Originally published in Spin Magazine
By Chuck Klosterman
Few will argue that Led Zeppelin didn’t invent heavy metal. One who will, however, is Robert Plant, the golden god who became the archetype for every metal throat who followed. And it’s not just that Plant dismisses the entire genre because it rips him off; he thinks metal bands suck because they don’t rip him off enough. It’s been more than twenty years since John Bonham’s death ended Zeppelin’s epic reign, but Plant’s unrepentance has not waned.
The 53-year-old Brit is touring and has released a solo album, Dreamland, juxtaposing vintage blues and folk with modern trippiness. He remains willing to criticize just about every hard rock band that’s ever existed, and he even took a shot at the very idea of Spin celebrating a musical idiom he clearly hates.
“After you finish this issue about the fucking absurdity of boys trying to be more than what they should be-Conan the Warrior goes on tour, or whatever-come see my new show,” he said at the conclusion of our interview. “Just come along, because it’s such a trip. And when you decide to do an issue about psychedelia, I’ll sit in rocking chair and tell you stories about Janis Joplin and Jim Morrison.”
Even though most people consider Led Zeppelin to be the creators of heavy metal, you’ve always insisted that Zeppelin weren’t a metal band. So in your mind, what is “heavy metal” and why doesn’t it include Led Zeppelin?
You’ve made a mistake there; you cannot classify anything, anywhere. Classification is a killer. Otherwise, we’re all stuck. It means Mother Love Bone or Linkin Park or Creed will never do anything other than what they’ve already done. Led Zeppelin did lots of different things–working in North Africa, writing songs like “Friends” and “Four Sticks” and “Kashmir”. I can’t imagine “Kashmir” being considered a heavy metal piece. I don’t think “Stairway to Heaven” was very heavy metal. But we were bombastic. We took no prisoners. We took great delight in playing with bands who has the attitude and ego that was so prevalent in America at the time. Everyone was a self-proclaimed star, which was dumbfounding to me. So to turn up the intensity and be truly bombastic-that’s when we just out-heavied everybody.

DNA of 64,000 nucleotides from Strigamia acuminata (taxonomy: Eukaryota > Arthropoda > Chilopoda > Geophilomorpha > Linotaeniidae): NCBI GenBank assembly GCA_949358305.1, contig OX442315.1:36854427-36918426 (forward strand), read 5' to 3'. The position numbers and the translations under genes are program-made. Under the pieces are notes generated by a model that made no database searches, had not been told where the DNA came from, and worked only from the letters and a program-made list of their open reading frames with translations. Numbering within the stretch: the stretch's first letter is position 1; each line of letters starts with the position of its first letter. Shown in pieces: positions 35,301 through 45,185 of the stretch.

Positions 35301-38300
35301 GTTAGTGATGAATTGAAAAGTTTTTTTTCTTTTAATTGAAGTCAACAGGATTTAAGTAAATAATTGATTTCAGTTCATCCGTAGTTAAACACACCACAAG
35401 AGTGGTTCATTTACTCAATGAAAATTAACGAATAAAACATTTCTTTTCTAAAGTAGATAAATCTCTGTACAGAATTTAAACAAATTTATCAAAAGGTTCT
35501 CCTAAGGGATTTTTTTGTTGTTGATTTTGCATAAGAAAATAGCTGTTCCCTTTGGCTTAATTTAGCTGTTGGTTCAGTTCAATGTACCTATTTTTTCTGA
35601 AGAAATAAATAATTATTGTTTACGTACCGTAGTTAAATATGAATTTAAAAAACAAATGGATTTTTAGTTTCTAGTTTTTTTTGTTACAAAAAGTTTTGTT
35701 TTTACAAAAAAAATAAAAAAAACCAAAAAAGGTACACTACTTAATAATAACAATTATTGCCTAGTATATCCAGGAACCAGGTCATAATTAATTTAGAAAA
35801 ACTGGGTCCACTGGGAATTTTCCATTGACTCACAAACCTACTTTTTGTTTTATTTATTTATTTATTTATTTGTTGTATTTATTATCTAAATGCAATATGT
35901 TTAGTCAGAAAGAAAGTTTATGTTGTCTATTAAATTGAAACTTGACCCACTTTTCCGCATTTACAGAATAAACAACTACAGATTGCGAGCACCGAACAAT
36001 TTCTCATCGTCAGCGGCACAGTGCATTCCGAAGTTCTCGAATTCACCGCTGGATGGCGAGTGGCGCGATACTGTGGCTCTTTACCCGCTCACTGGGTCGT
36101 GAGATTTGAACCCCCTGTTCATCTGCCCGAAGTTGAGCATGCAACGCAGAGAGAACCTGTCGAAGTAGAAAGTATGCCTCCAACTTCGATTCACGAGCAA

But why is it, despite Led Zeppelin being so musically diverse, that most of the bands Zeppelin influenced only picked up on one thing the band did, which was to play loud and heavy? I mean, did you like any of the bands that did that?
Well, I think that some of the Seattle bands glorified in a kind of music John Bonham always called “Deep Sabbath”, which was a conglomerate of English, sketchy, blues-based thud. It was inane and had no mystery to it at all. I know from my escapades with guys from Seattle, and from working with Steve Albini, that this Sabbath style of music-that almost clumsy, plodding, slog metal-just never really sprang out of the speakers or moved into any acoustic area. It was just an aping of the Led Zep thing.
Well then, you must find it ironic that most people who love your band today also tend to love Black Sabbath.
No, no. I don’t agree. I’ve been playing festivals in Europe for the past year, and I find those audiences want the sensitivity, too. But maybe it’s because I’ve been playing to a lot of Latin people. I played the Isle of Wight Festival last week, and one the songs I did was “Going to California,” because it’s kind of my bag. Now, whether you would call “Going to California” heavy metal, I don’t know; it might be a bit embarrassing at times lyrically, but it did sum up a period of my life when I was 22. And the audience was going absolutely apeshit, and these were punk guys with Mohican haircuts. So I think you’re wrong.
Maybe so. But it seems that whenever people talk about the dawn of heavy metal, the logic usually goes like this: Black Sabbath created a certain kind of sound that was replicated by British acts and later nu-metal bands, and Led Zeppelin sort of invented the sound and image for groups like Guns N Roses and Aerosmith. Do you disagree with that?
Well, I think the guitarist in Aerosmith makes no attempt to hide his admiration for Jimmy Page, and that’s inherent in a lot of their tracks. Aerosmith are basically a pop group. They write pop songs, and they’re aiming for the charts and Top 40 television. And when you think of the treachery of hard rock-when you think of bands like Bon Jovi, and when you think of…um…what were some of the other hair bands from that era?
Motley Crue? Ratt?
Yeah, yeah. Those bands were hanging on to some real big pop melodies and dressing them up as something aggressive and boyish and testosterone-ridden, but it was still “Livin’ on a Prayer”, you know? And that’s not a great place to be coming from.
It isn’t? Why not?
Well, it’s is if it’s a career move and you want to do “Bridge Over Troubled Water” when you’re 60.
Do you think a lot of those bands were ultimately influenced more by Zep’s debauched depiction in the book Hammer of the Gods: the Led Zeppelin Saga than by what’s actually on your records? It seems like they copied your espoused lifestyle more than your actual songs.